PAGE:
Category: Inspired by Stories

Book Review | “Design for Dying” (Book No.1 of the Lillian Frost & Edith Head novels) by Renee Patrick A wicked new Cosy Historical Mystery series set during Hollywood’s Golden Years!

Posted Wednesday, 19 April, 2017 by jorielov , , , , , , , , , 0 Comments

Book Review badge created by Jorie in Canva using Unsplash.com photography (Creative Commons Zero).

Acquired Book By: I received an enquiry from a publicist at Tor/Forge in regards to this lovely new Historical Mysteries series I had not had the pleasure of finding out about previously! I was quite excited about what the scope of the series might entertain as I have a fond appreciation for Old Hollywood and the treasure trove of movies one can experience through the channel Turner Classic Movies (or TCM for short). Being one of the lead characters was Edith Head (a woman of interest of my own from Hollywood’s past) it felt like a wicked good fit for me to accept this series for review. Especially as I love watching old films as a stepping stone towards ‘discovering’ new actors and actresses I have not yet had the pleasure of seeing before and in effect become my ‘new favourites’ even decades after their careers ended. There is a pulse inside those films and I love watching the fashions change as much as the settings and story-lines!

I received a complimentary copy of “Design for Dying” direct from the publisher Forge (an imprint of Tom Doherty Associates) in exchange for an honest review. I did not receive compensation for my opinions or thoughts shared herein.

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Why I was keenly interested in this new Mystery series:

First of all, I have a deep appreciation for Old Hollywood and Classic Movies of yesteryear – I grew up with this passion for black and white movies – going back to a quintessential holiday favourite of mine: ‘It’s A Wonderful Life’ followed by ‘White Christmas’. I grew up on James Stewart films especially, as he was such a wicked good actor who could move between family films, drama and suspense (ie. Hitchcock!). By the time I discovered TCM (Turner Classic Movies) in my late teens / early twenties, it was a bit of a foregone conclusion Classic Movies would become a fixture of my viewing pleasure; yet it wasn’t until my mid to late twenties and early thirties that I started to *devour!* the offerings of TCM!

I even stumbled across the collective works of Cari Beauchamp (a wicked sweet Hollywood biographer!) prior to being a book blogger whilst fully engaged in the context of her book: Adventures of a Hollywood Secretary: Her Private Letters from Inside the Studios of the 1920s. Ever since I came across her writings, I’ve longed to attend the TCM: Classic Film Festival and mingle with others who love Classic Hollywood! I still itch to read through her collective works and seek out other titles by writers who are encompassing the same zest of love for this wicked time in film history!

One of my pet projects prior to being a book blogger was compiling a list of titles about Old Hollywood – most of the books were hard to fetch via ILL (inter-library loan) due to the heaviness of their volumes, which is why my ILL List soon became a Wish List of Purchases! lol On that list are biographies about Edith Head, as I had come to find her styles being represented through the films I was watching on TCM. The beauty of TCM is being able to find #newtomeactors of a begone age where women had the luxury of having a healthy body image & a definitive style where the fashions of Hollywood not only pushed new boundaries of fabric & craft but gave an eloquence to film-making at the same time! I love drinking in the styles of the 1920s – 1940s especially as they are such a cardinal imprint of class, sophistication and individuality.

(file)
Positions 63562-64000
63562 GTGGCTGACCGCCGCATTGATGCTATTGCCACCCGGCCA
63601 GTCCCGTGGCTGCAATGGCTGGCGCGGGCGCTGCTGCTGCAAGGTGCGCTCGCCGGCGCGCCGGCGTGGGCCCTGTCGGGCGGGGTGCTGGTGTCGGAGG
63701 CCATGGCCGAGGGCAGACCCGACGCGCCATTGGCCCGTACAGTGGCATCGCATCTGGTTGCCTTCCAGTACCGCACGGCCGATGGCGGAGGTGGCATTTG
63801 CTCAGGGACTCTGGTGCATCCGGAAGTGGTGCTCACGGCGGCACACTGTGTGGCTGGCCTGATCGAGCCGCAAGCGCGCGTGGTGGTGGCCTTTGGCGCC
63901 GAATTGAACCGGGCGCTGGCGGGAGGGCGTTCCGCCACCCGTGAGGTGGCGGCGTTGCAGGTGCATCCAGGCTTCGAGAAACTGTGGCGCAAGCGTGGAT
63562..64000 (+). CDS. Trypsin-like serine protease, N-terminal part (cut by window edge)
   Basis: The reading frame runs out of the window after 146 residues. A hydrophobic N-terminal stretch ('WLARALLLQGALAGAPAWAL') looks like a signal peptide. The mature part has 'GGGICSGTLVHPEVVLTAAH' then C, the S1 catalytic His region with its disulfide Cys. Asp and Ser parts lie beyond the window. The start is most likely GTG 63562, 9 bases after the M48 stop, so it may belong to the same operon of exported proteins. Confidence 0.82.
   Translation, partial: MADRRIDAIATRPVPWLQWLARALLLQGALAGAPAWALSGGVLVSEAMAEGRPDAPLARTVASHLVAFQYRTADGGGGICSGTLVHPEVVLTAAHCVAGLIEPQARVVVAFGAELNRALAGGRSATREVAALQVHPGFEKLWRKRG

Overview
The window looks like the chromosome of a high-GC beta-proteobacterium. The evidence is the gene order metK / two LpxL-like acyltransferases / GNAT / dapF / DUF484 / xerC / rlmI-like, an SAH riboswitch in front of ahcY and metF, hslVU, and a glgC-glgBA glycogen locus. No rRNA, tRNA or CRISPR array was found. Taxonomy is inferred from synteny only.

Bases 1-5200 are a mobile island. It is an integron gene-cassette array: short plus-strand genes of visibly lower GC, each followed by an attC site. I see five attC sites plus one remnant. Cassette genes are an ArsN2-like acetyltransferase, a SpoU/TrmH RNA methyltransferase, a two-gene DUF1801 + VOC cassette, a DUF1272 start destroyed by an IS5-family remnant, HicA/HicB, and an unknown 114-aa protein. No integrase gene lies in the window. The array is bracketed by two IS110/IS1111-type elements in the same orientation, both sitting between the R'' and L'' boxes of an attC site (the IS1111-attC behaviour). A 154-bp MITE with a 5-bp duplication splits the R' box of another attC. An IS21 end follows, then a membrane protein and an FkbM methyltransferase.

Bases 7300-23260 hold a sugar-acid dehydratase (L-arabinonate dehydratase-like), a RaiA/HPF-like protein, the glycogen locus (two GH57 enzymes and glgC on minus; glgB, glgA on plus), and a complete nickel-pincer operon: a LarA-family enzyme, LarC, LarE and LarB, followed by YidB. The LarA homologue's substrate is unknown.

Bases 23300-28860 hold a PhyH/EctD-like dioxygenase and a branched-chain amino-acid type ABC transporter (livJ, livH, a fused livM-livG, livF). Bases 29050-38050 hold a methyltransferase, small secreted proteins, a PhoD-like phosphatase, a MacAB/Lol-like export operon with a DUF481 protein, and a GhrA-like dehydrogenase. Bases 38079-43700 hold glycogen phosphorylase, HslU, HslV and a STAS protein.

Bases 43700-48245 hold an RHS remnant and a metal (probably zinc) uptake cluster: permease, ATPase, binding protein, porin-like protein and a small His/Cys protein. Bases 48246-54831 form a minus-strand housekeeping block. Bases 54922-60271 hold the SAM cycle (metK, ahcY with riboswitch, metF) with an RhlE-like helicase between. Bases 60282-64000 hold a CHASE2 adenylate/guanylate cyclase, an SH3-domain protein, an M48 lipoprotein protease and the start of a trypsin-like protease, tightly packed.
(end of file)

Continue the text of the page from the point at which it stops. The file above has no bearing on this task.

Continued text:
When the publicist at Tor/Forge reached out to me about the mysteries involving Edith Head, I didn’t even have to think hard about accepting them! I did request receiving ‘Design for Dying’ alongside ‘Dangerous to Know’ as I felt the best way to entreat into an established series is to read the very first entry, wherein I could get a solid footing for the background of the characters and feel the continuity between installments!

As I will be blogging my ruminations back to back – if you return on Friday, you’ll get a special delight in reading my conversation with the authors behind this delishly vintage series, too! I loved how I even have a small tidbit about the ‘length and scope of time’ we all have coming towards us as the series expands and continues to grow! I am ever so excited for these two showcases as one thing I love about Old Hollywood is how quirky and comedic the ‘back-stories’ can be surrounding what is readily known but also, how delightfully quirky their lives were because they were defining the rules as they lived! There wasn’t a structure to everything back then – you could carve out a life between the lines and craft together a living on sheer determined will, pure wit and the daring conviction to pull it all off! And, that is what I loved about this series – as it embodies the fierce grit of daring possibilities to carve out your own path and live it with confidence!

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Notation on Cover Art Design: For a girl who once considered studying Costume Design at Ole Miss, I must confess I love the whole vintage texture and vibe of this cover art! I even love how there is this allure of ‘who could that be entering through the theshold’ whilst focusing on the dress of the woman in front of the mirror! Part of my allure of following the legacy of Edith Head is my passion for vintage fashion and costume design. A bit of this was revealled recently on my review of ‘How to be a Hepburn in a Kardashian World’ – but more to the point, I love how the typography, the setting and the art direction of this cover pull you forward into a plausible entry point to re-trace the footsteps of Edith Head.